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Full Online Book HomeLong StoriesMy Novel - Book 1 - Chapter 4
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My Novel - Book 1 - Chapter 4 Post by :jasonroland Category :Long Stories Author :Edward Bulwer-lytton Date :May 2012 Read :734

Click below to download : My Novel - Book 1 - Chapter 4 (Format : PDF)

My Novel - Book 1 - Chapter 4

BOOK FIRST CHAPTER IV

They were now in the hayfield, and a boy of about sixteen, but, like most country lads, to appearance much younger than he was, looked up from his rake, with lively blue eyes beaming forth under a profusion of brown curly hair.

Leonard Fairfield was indeed a very handsome boy,--not so stout nor so ruddy as one would choose for the ideal of rustic beauty, nor yet so delicate in limb and keen in expression as are those children of cities, in whom the mind is cultivated at the expense of the body; but still he had the health of the country in his cheeks, and was not without the grace of the city in his compact figure and easy movements. There was in his physiognomy something interesting from its peculiar character of innocence and simplicity. You could see that he had been brought up by a woman, and much apart from familiar contact with other children; and such intelligence as was yet developed in him was not ripened by the jokes and cuffs of his coevals, but fostered by decorous lecturings from his elders, and good-little-boy maxims in good-little-boy books.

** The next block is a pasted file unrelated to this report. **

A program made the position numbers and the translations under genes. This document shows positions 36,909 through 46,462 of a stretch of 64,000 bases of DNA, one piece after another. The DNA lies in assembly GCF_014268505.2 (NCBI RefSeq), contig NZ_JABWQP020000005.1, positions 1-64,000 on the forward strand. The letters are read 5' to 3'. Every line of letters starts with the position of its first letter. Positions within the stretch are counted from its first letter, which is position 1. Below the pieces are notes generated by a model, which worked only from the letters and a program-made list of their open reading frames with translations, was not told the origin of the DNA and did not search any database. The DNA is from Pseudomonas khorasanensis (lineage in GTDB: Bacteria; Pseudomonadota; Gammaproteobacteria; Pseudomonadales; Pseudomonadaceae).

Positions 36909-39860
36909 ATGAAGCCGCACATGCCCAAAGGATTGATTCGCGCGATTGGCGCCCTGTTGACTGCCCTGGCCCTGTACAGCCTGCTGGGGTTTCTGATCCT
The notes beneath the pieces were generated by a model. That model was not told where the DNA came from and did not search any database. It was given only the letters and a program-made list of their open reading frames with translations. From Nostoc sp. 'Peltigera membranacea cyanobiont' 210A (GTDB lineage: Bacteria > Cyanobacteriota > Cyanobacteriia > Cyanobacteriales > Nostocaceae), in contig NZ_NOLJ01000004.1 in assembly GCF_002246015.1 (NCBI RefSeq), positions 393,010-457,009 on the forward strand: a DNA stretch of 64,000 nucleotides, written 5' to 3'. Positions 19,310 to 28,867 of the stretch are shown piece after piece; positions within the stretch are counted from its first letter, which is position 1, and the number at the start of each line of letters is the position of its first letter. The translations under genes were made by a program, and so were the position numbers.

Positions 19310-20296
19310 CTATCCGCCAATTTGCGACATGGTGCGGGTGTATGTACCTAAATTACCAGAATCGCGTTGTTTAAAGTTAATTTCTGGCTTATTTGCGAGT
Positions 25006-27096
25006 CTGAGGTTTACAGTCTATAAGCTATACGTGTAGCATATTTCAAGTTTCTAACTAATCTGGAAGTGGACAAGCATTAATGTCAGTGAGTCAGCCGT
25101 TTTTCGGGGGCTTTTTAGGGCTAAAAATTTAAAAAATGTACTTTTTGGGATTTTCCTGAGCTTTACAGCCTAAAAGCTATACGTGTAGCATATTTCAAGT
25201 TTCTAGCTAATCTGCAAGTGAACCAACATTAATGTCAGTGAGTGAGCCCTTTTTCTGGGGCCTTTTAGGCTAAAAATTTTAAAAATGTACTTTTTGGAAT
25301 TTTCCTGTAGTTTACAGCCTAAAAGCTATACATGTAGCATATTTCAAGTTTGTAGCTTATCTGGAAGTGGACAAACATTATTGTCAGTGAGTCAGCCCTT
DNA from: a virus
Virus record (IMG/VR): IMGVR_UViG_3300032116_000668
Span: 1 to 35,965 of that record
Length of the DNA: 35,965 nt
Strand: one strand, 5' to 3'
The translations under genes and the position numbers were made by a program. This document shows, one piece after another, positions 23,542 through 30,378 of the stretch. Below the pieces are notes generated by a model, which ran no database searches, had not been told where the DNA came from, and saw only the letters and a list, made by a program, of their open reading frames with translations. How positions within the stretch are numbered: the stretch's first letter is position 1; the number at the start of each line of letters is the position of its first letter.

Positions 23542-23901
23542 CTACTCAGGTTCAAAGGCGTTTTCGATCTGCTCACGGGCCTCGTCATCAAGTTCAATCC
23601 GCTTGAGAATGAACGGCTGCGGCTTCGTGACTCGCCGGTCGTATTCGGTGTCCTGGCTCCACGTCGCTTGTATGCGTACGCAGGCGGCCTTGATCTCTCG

PARSON.--"Come hither, Lenny. You know the benefit of school, I see: it can teach you nothing better than to be a support to your mother."

LENNY (looking down sheepishly, and with a heightened glow over his face).--"Please, sir, that may come one of these days."

PARSON.--"That's right, Lenny. Let me see! why, you must be nearly a man. How old are you?"

Lenny looks up inquiringly at his mother.

PARSON.--"You ought to know, Lenny: speak for yourself. Hold your tongue, Mrs. Fairfield."

LENNY (twirling his hat, and in great perplexity).--"Well, and there is Flop, neighbour Dutton's old sheep-dog. He be very old now."

PARSON.--"I am not asking Flop's age, but your own."

LENNY.--"'Deed, sir, I have heard say as how Flop and I were pups together. That is, I--I--"

For the parson is laughing, and so is Mrs. Fairfield; and the haymakers, who have stood still to listen, are laughing too. And poor Lenny has quite lost his head, and looks as if he would like to cry.

PARSON (patting the curly locks, encouragingly).--"Never mind; it is not so badly answered, after all. And how old is Flop?"

LENNY.--"Why, he must be fifteen year and more.."

PARSON.--"How old, then, are you?"

LENNY (looking up, with a beam of intelligence).--"Fifteen year and more."

Widow sighs and nods her head.

"That's what we call putting two and two together," said the parson. "Or, in other words," and here he raised his eyes majestically towards the haymakers--"in other words, thanks to his love for his book, simple as he stands here, Lenny Fairfield has shown himself capable of INDUCTIVE RATIOCINATION."

At those words, delivered ore rotundo, the haymakers ceased laughing; for even in lay matters they held the parson to be an oracle, and words so long must have a great deal in them. Lenny drew up his head proudly.